Fresh, Local, and Purple for Health

By Susan Littlefield

Potatoes sometimes get a bad rap nutritionally of late. But when they are not fried in buckets of oil or mashed with gobs of butter and cream, they are actually quite healthful veggies. They are a rich source of cancer-fighting antioxidants, especially red and purple-fleshed varieties.

And according to a recent Colorado State University study that evaluated the effect of storage on the antioxidants and anti-cancer properties of colored potatoes, the closer potatoes are consumed to the time of their harvest, the higher the levels of these healthful compounds they contain.

For the most benefit, purple and red-fleshed potatoes are the way to go. In fact, red and purple potatoes that have not been stored for long periods can deliver antioxidants on par with blueberries and grapes. One half of a recently harvested, baked purple potato has as many colon-cancer fighting compounds as three and a half recently harvested white potatoes, 600 potato chips, 45 blueberries, or 25 grapes, the study found.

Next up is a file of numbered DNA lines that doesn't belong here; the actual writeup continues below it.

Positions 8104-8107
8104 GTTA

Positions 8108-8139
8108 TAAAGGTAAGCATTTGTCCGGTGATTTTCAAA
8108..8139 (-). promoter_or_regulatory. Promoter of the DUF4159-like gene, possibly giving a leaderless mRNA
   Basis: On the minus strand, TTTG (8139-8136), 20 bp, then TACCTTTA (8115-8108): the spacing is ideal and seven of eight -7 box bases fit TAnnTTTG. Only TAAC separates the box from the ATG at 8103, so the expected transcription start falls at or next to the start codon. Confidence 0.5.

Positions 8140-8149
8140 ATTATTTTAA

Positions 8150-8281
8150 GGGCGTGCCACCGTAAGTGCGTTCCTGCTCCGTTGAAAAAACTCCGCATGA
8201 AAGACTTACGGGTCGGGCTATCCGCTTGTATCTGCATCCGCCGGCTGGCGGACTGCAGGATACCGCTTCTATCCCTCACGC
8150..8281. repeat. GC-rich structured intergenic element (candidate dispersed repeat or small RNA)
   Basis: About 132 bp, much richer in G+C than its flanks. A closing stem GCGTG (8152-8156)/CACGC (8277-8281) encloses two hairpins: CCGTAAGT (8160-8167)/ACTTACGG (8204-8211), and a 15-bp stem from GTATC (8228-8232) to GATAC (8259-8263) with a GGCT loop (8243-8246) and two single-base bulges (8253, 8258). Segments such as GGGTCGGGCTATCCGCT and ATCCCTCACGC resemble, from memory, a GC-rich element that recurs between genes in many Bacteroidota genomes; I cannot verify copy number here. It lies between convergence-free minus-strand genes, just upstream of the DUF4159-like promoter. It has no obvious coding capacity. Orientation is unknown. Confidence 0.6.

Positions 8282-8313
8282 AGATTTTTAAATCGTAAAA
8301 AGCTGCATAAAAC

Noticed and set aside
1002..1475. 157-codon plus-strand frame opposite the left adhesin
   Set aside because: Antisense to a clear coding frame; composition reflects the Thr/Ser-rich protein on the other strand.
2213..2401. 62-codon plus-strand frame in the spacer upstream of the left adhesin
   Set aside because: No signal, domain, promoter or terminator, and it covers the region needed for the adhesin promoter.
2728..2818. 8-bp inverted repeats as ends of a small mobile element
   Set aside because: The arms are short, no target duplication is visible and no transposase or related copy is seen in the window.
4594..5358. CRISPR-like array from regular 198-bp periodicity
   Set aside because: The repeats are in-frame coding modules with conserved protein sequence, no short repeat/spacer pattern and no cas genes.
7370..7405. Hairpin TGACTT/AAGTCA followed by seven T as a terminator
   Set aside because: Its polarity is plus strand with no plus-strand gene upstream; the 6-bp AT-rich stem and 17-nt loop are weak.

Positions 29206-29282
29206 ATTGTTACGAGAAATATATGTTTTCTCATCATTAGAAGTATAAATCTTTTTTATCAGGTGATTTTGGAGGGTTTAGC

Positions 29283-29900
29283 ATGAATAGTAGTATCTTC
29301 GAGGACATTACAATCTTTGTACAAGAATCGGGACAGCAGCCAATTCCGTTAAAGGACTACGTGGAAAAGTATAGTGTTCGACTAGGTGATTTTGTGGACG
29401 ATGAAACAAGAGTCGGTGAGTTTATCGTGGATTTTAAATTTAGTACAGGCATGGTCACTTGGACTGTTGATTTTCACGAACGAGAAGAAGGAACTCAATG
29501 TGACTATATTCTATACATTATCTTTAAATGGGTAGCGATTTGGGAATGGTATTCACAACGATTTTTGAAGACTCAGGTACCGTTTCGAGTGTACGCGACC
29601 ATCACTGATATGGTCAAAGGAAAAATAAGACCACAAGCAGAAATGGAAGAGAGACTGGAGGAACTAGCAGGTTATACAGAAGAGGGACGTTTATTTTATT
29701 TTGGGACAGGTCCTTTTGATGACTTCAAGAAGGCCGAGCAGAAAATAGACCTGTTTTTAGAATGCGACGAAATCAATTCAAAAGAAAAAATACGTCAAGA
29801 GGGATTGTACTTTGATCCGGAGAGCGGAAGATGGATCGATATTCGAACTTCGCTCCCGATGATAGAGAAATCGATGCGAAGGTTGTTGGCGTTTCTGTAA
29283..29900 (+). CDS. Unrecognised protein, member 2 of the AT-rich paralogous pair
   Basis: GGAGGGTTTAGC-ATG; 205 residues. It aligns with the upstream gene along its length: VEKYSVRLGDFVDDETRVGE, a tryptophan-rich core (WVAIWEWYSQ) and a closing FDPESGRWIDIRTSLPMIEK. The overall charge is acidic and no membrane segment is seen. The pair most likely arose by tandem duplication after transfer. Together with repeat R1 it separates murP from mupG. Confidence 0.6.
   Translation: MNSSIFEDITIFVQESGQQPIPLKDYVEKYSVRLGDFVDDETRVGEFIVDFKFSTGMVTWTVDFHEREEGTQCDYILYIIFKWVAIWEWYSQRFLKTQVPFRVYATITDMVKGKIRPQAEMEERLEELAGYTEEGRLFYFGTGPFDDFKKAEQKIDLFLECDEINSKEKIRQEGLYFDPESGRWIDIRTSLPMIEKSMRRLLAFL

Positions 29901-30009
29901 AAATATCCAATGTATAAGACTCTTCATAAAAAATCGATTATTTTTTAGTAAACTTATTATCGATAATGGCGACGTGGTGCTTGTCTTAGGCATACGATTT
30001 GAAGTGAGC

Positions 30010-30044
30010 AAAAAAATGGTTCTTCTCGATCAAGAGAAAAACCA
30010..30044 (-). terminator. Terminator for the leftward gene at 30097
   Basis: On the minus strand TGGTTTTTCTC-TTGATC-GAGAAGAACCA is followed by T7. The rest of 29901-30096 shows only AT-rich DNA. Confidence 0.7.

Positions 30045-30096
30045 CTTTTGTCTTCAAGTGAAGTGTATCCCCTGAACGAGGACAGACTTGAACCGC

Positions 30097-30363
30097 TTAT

According to Jairam Vanamala, researcher and professor in the Department of Food Science and Human Nutrition at CSU, shopping for locally grown, in-season, red or purple potatoes is the way to get maximum health benefits from these vegetables. And of course, you can't get much fresher than potatoes dug from your own home garden!

To read more about this research, go to Colorado State University. For mail-order sources of red and purple seed potatoes, check out Maine Potato Lady or Potato Garden.

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